Footloose: Country-fried fun - Metro US

Footloose: Country-fried fun


Ren (Kenny Wormald) is a big city kid forced by circumstance to move to the small town of Bomont, Ga., where dancing is outlawed. Ren, a former gymnast and dancing fool, challenges the law, butts heads with the local preacher (Dennis Quaid) and falls in love with the minister’s daughter Ariel (Julianne Hough). Will the town lift the ban? Will the love birds ever get to break dance in public?


Richard: ***

Mark: **

Richard: Mark, Footloose is grittier than you would imagine a movie starring Ryan Seacrest’s girlfriend to be. The slickness normally associated with contemporary teen fare is mostly missing here, replaced with the steamy Southern feel that permeates director Craig Brewer’s other films. You won’t hear a line like, “You’re sexier than socks on a rooster,” in any of the Twilight movies.

Mark: Yes, Richard, the best thing about the movie is its authentic country-fried details. It doesn’t condescend to its blue collar characters and that’s to its credit. I thought the original was dated way back in the ’80s. Now, in an Internet world, the town that banned dancing would have been ridiculed all over America and the American Civil Liberties Union would have filed suit immediately. And why did the town ban teen dancing when the real problem was teen drinking?

RC: Because then the movie would have to have been called Intervention, and that’s a whole different story! Rebooting a well-loved classic is a tricky business. There are slight changes, Ren is now from Boston instead of Chicago, the tractor game of chicken from the original is now a bus race and the dancing has been updated but the upbeat rebellious core (and most of the songs) of the ’84 movie is intact.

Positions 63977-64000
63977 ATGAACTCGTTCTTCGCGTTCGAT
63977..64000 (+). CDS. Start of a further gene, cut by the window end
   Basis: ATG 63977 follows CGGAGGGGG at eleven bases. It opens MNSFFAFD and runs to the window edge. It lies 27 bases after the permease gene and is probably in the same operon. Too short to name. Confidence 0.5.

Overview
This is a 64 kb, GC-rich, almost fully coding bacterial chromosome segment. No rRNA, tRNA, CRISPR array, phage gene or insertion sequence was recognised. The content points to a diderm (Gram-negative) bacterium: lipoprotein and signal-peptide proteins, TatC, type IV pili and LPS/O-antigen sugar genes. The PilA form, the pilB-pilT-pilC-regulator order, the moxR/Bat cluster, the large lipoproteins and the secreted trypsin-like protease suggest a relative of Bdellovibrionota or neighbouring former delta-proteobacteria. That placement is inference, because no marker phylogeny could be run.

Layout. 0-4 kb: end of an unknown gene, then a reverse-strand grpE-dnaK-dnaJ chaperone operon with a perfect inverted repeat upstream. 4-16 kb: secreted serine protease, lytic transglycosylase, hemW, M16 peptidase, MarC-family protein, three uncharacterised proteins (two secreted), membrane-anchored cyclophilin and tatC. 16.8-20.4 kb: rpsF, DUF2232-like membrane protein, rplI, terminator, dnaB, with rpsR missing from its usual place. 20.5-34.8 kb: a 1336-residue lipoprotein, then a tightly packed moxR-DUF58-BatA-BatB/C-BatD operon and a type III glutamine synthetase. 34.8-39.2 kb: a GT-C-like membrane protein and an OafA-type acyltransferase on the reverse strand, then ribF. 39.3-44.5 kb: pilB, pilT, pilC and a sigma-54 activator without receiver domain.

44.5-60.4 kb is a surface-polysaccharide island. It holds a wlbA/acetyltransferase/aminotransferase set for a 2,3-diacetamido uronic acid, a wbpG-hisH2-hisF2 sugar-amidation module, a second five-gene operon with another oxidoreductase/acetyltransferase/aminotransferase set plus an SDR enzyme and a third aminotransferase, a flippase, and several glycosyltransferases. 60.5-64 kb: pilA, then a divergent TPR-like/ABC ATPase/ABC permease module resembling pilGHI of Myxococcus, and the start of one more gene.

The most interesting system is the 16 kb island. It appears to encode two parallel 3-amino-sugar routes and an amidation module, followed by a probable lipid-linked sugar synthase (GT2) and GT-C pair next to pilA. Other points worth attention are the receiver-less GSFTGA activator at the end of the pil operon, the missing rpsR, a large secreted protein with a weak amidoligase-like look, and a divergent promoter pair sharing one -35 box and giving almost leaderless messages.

MB: Speaking of dancing, I wish there had been more of it. The first dance scene in the parking lot had nice energy, Kenny Wormald’s solo when he dances off his anger in the warehouse was riveting, but then it takes a long time to get to the big finale, which I thought was a dud. The movie should have gone craaaaaaazzzzzy at that point, but everyone, including the choreographer, was on their best behaviour. And what did you think of the acting?

RC: I thought Wormald and Hough shone the brightest when they are in motion on the dance floor-— which isn’t often enough — but Miles Teller as Willard (played by Chris Penn in the original), Ren’s dance-challenged best friend steals the show on and off the dance floor.

MB: You could not be more right. Teller has the looks and presence of a young John Cusack. And only Dennis Quaid could take the thankless preacher role and imbue it with a sense of humanity. But in the end, it’s still a cheesy flick, even if this remake takes it from mild to medium cheddar.

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